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Clarence and Laszlo Click in Shoot for New Book
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Help Us Select a Cover Photo
(Representative Responses Posted Below)
Regular visitors will know photographer Laszlo Bencze from his articles on this site, which include “Competing with Extal,” about the drives and inner motivations of average lifters (52, Psychology & Motivation category) and “Overly-Strict Training Is a Motivation Killer,” about strange behavior he’s witnessed in gyms around the world (192, Strength Training).
Laszlo is clearly no ordinary gym rat. He’s been lifting for more than 40 years and takes his training and that of others very seriously. He also has a lifetime of experience behind the camera lens. He takes vibrant, true-to-life, and often breathtaking family and wedding photos (www.laszlophoto.com). He also travels the world taking photos commissioned by national and international companies; you'd recognize most of them by name (www.lbencze.com). Recent assignments have taken him to China, India, Hong Kong, Germany, Austria, England, Mexico, and Dominican Republic.
We knew he would be the perfect photographer for our new book. We were also pretty sure we couldn’t afford him. We were right; we couldn’t. But he came anyway.
Laszlo lived with us for a week and took about 1400 images of just about every aspect of our lifestyle. What he did for us is priceless. Using his unique combination of lifting and fitness savvy and photographic expertise, he took pictures which go beyond anything in our previous books. He captured Clarence (a few months short of 70) in a different style than he has been photographed before, expanding our options for inside the book and especially the cover. We’d like to think that, used properly, these photos will expand the appeal of the new book--and perhaps our other books as well. As always, the new book adds to--but does not replace--the earlier books.
Needless to say, we want to reach as many fitness-minded readers as we can. That’s where we need your help.
The photos below are candidates for the cover of the new book. Look them over and let us know which, if any, you believe would be the best choice for our cover, and why. We have numbered them and added some of the feedback we’ve had so far.
1) Full-body nude in doorway light: We like the unbroken lines of a tasteful nude. Are you offended? Will others be offended?
2) Same pose, slightly less flexed: Some people seem to prefer less flex. What do you think?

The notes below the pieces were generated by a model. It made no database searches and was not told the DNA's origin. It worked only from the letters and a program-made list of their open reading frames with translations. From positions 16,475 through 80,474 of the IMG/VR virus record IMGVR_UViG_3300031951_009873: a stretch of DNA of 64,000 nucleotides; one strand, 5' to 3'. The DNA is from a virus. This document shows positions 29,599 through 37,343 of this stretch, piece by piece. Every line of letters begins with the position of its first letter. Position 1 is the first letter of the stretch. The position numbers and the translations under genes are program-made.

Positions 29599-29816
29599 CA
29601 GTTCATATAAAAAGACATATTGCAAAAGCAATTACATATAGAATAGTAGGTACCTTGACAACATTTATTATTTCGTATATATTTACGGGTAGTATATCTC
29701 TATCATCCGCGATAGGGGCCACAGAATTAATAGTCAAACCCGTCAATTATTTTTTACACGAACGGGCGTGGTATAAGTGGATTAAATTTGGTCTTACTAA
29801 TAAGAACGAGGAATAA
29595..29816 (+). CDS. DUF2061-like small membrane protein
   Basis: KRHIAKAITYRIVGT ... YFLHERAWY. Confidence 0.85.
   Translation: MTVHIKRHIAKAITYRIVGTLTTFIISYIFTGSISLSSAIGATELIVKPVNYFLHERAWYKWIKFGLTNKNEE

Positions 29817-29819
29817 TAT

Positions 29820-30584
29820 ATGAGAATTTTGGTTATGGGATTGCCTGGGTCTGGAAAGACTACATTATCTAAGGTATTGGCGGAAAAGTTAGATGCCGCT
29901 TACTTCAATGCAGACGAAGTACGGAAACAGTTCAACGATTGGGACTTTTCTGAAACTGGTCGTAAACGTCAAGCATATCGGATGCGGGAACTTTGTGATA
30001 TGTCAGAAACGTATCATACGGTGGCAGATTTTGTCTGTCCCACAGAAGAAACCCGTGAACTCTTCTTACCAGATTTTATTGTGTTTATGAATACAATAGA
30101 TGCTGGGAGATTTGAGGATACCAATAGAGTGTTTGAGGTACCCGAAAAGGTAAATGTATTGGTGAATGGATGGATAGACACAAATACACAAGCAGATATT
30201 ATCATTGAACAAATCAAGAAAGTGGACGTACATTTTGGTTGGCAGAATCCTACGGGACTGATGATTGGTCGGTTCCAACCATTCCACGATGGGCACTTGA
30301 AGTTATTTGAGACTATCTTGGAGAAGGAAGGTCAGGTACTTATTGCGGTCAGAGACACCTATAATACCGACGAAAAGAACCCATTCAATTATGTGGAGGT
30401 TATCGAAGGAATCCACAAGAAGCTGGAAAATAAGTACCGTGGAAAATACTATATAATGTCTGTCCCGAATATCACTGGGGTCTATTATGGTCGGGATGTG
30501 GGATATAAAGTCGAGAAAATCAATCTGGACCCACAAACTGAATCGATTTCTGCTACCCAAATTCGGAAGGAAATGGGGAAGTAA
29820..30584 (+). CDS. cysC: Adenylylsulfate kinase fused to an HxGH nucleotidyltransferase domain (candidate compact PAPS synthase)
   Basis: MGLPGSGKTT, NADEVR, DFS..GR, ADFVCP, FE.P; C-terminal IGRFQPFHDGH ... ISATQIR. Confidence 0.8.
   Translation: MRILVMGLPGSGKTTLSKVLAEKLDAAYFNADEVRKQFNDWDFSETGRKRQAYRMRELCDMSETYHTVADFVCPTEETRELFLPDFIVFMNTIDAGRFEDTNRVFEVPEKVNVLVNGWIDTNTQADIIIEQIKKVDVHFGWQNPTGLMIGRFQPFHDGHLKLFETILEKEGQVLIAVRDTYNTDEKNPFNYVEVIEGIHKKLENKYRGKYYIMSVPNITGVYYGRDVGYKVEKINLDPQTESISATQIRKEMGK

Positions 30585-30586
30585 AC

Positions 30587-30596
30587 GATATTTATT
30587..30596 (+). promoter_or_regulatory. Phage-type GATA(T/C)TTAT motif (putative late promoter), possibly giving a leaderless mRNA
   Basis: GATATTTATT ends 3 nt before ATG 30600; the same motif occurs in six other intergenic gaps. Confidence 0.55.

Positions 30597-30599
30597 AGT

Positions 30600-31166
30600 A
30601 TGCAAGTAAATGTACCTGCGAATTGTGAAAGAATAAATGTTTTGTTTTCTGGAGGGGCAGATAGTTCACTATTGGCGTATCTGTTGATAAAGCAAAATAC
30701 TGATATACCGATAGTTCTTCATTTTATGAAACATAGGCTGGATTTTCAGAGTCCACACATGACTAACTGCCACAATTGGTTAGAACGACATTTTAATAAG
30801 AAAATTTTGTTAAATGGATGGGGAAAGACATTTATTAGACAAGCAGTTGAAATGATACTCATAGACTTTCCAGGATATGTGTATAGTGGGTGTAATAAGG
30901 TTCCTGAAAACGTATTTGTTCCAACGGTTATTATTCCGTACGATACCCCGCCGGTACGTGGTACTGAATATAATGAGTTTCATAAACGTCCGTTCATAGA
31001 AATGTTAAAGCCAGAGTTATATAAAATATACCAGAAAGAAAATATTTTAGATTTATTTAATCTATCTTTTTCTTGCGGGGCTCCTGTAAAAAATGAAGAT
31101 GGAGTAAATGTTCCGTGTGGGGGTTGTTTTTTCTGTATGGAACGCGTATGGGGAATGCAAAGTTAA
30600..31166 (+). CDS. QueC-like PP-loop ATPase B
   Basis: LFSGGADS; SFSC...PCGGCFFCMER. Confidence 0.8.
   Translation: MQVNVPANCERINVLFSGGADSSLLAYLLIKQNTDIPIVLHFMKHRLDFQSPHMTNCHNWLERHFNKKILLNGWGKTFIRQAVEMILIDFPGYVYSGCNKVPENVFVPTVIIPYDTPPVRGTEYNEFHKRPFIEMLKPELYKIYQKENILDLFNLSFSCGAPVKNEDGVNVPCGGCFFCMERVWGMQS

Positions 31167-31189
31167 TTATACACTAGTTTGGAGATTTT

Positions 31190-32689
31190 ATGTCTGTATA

3) Upper body, semi-relaxed: Interestingly, some non-bodybuilders are put off by posing trunks, but seem to find a refined nude shot quite acceptable. Why do you think this is? What’s your opinion on posing trunks versus nude? Are you bothered by the hip-replacement scar?
4) Muscular pose in natural light: We liked this shot, but some have told us they are turned off by the posing suit and moderate flexing. What’s your opinion?
5) Classic, side view in natural light: Not enough muscle showing, according to some. Seems we can’t win.
6) Casual pose in doorway: Inviting smile—but not a lot of muscle. Several people told us they liked this one best.
We'd like your opinion. Let us hear from you. Please use the email link below.
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Carol turned the tables on Laszlo and his camera on his last day with us. Checkout that arm.
Please tell us what you think - firstname.lastname@example.org
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Your Comments on Photos
The feedback on the photo candidates for the cover of our new book has been thoughtful, diverse, and wonderful. We'd like to share some of them with you. There are many more--we appreciate them all--but these are representative and give an idea how engaged you have been in helping us make the best possible choice. We won't be able to please everyone, but your input has aided our selection process tremendously. You have delighted, informed, and often surprised us with your insightful thoughts and suggestions. We'll let you know what we decide over the next several months and give you an advance look at our front and back cover prior to publication. (We'll also tell you more about the book.) Thanks to everyone who participated.
Like 'em All
They are all very good, and do a good job of revealing what is probably one of the most remarkable 70-year-old bodies in the world! (Dr. Waneen Spirduso, co-author Physical Dimensions of Aging)
If ever there was a better testimonial to the long term effects of a healthy lifestyle, I have yet to see anything that comes close to those pictures.
The shots are all interesting from an artistic/photographic/physique point of view.
None of the Above
About the Nudes
I'm no prude but I couldn't leave that book out at home (too many questions from kids about "why doesn't that man have any clothes on?")
Keep your clothes on buddy!
I didn’t notice the lack of posing trunks until I read the text. It’s tastefully done.
I’m 64 and if I looked like you, I would never wear clothes!